crux / krəks; kroŏks/ •
n. (pl. crux·es or cru·ces / ˈkroōˌsēz/ ) (the crux) the decisive or most important point at issue: the crux of the matter is that attitudes have changed. ∎ a particular point of difficulty.
Crux / krəks; kroŏks/ Astron. another term for the Southern Cross. ∎ [as genitive] (Cru·cis / ˈkroōsis/ ) used with a preceding letter or numeral to designate a star in this constellation: the star Beta Crucis.
a cross (from Latin); the term is recorded from the mid 17th century, chiefly in crux ansata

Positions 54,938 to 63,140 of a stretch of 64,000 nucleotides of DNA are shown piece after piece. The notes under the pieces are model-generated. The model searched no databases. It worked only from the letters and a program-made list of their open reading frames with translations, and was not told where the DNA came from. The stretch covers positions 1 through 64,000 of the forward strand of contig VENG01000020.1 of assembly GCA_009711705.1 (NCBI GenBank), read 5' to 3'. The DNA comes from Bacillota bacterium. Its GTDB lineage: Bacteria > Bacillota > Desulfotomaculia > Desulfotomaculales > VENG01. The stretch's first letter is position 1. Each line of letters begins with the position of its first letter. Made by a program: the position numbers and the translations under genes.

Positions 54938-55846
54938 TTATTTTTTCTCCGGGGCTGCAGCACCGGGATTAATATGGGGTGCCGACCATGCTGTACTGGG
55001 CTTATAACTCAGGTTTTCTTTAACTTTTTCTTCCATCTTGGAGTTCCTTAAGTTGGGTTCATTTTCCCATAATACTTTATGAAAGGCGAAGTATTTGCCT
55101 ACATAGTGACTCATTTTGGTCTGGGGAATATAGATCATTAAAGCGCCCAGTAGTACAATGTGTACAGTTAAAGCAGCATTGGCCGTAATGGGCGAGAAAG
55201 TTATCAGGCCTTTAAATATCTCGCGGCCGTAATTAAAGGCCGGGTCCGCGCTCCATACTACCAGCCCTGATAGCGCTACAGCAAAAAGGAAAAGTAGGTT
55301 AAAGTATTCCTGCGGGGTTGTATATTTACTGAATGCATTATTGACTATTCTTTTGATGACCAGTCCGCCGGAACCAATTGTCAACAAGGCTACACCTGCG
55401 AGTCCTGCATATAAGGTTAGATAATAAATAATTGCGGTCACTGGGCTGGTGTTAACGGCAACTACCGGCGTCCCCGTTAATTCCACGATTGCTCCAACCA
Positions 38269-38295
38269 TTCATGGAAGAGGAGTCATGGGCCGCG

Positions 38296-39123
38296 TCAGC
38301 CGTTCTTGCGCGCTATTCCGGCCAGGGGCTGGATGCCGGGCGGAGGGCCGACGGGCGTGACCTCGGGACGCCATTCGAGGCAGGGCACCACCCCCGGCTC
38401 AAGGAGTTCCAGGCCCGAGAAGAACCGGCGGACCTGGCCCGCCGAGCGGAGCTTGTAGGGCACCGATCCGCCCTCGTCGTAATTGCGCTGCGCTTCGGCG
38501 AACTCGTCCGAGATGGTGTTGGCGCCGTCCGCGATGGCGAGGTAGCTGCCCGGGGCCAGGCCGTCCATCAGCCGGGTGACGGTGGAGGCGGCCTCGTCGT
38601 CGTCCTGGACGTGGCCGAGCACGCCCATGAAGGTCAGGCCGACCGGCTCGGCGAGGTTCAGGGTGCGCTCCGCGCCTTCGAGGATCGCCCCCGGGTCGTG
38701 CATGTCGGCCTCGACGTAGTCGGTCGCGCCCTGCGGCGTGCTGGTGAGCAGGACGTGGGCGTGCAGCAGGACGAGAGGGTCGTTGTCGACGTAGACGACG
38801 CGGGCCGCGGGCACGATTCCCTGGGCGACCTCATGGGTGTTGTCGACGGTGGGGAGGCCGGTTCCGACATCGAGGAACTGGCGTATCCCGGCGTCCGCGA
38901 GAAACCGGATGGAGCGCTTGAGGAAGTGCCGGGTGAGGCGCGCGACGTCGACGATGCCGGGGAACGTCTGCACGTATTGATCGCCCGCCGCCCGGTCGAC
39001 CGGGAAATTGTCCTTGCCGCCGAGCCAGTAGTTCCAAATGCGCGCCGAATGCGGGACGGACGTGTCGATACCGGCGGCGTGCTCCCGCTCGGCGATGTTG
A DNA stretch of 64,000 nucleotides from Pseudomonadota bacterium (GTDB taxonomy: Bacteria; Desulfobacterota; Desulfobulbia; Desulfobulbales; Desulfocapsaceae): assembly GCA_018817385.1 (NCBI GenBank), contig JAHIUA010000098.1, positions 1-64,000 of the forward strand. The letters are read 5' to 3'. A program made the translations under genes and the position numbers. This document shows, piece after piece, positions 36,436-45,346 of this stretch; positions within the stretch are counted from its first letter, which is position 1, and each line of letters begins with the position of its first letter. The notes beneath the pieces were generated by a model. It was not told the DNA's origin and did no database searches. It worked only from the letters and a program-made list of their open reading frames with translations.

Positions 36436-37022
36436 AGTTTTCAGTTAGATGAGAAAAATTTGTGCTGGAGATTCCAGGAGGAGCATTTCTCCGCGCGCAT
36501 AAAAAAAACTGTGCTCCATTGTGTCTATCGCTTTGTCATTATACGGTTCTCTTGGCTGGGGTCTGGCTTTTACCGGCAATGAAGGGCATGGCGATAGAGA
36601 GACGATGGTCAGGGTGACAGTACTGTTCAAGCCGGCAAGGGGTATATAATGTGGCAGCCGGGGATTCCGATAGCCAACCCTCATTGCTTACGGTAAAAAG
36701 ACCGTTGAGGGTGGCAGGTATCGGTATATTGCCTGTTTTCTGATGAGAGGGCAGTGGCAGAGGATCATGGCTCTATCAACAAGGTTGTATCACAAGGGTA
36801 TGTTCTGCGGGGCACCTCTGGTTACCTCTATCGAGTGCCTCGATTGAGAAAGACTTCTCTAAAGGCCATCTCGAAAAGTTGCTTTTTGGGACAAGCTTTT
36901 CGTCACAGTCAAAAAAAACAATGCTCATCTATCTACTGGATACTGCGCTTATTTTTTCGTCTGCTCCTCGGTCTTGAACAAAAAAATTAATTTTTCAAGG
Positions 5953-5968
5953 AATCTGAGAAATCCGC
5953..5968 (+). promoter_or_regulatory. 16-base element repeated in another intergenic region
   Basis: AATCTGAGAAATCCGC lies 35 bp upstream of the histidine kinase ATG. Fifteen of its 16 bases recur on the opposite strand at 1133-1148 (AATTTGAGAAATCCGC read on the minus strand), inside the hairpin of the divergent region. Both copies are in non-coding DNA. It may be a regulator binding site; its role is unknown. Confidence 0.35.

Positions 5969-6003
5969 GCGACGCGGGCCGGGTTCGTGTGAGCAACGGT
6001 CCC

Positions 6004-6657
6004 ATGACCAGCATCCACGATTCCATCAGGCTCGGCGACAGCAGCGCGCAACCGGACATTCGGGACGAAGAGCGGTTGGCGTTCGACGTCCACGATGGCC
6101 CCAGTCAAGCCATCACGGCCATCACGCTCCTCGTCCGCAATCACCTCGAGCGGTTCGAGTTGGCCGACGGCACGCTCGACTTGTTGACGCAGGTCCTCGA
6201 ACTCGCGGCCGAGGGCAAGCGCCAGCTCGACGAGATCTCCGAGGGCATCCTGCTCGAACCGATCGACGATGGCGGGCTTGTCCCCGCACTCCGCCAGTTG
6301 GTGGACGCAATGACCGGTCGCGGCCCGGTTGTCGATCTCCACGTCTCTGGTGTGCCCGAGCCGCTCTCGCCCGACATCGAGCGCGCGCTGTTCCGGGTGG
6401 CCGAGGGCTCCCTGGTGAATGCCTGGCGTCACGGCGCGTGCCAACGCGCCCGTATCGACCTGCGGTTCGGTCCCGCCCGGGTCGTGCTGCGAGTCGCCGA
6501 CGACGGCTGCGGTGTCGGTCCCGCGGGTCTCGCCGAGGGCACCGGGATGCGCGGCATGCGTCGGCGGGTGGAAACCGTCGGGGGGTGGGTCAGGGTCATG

(‘cross with a handle’), a word for ankh
. From the early 18th century, the figurative use of the decisive or most important point at issue is recorded.
crux pl. cruxes, cruces
†conundrum, riddle XVIII; difficulty the solution of which perplexes XIX. — L., ‘CROSS 1’
; short for crux interpretum
, crux philosophorum
torment of interpreters, of philosophers.